• There are many kinds of interconnections (relations) to consider
    • calls, invokes, accesses, …
    • how about invokes in an OO language using dynamic dispatch?
    • others?
  • Question: how many different relations are there among components of a software system?
names vs invokes
names vs. invokes
  • Here is an example of a mix of relations
  • Module A registers interest with an event that B can announce
  • When B announces that event, a function in A is invoked
  • A knows the name of B, but B doesn’t know the name of A
hierarchical designs
Hierarchical designs
  • Loose coupling is often associated with hierarchical designs
  • They also tend to arise from repeated refinements of a design
  • Hierarchies are often more coupled than they appear, because of other relations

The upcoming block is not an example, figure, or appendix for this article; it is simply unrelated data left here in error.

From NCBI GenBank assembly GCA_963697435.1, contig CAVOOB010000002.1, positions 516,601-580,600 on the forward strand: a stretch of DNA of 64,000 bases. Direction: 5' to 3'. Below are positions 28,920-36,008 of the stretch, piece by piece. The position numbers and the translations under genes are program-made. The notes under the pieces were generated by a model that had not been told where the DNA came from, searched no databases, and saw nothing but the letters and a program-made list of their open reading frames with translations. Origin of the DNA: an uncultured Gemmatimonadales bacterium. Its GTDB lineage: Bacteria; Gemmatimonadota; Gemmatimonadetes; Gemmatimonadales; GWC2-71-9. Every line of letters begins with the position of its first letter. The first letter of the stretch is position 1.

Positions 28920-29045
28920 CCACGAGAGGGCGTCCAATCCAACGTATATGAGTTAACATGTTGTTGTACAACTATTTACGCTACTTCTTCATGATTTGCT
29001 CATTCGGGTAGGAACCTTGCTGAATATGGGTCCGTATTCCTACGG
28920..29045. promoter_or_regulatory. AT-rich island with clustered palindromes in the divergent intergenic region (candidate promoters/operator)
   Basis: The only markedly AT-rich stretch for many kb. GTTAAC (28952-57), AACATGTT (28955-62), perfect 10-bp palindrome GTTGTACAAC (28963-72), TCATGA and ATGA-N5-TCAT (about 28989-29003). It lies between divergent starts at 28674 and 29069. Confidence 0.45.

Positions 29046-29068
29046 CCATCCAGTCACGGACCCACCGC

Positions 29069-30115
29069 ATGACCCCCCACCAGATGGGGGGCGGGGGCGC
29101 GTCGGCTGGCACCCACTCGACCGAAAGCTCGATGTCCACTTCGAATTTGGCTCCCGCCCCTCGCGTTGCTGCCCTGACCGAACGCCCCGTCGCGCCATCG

strength of interconnection
Strength of interconnection
  • Q: does a module that relies on an ADT module have stronger interconnection if it makes calls to all the exported methods (as opposed to only a couple of them)?
  • Q: what if it calls one or two methods, but it calls them millions of times each?
  • Q: what if it has more kinds of relations with that module?
  • A design with really complex modules is worse than a design with simpler modules
  • Complexity is brutally hard to measure
  • Correctness
  • How closely does it map to the requirements specification?
  • This is critical to evolution!
  • Use a single module?
  • Great cohesion!
  • No coupling!
  • Where’s the failure?
your design document
Your Design Document
  • Dev is the main keeper of this document
  • Audience
  • How much detail
  • Not quite like instructions to assemble a bike on Christmas morning
  • Design alternatives and reasoning involved
  • Division of labor and modules
coupling and cohesion and next time
Coupling and cohesion, and next time
  • These are just guidelines
  • Again, they don’t by themselves give criteria for modular decomposition
  • Next time
    • Design Information Hiding
    • Design reviews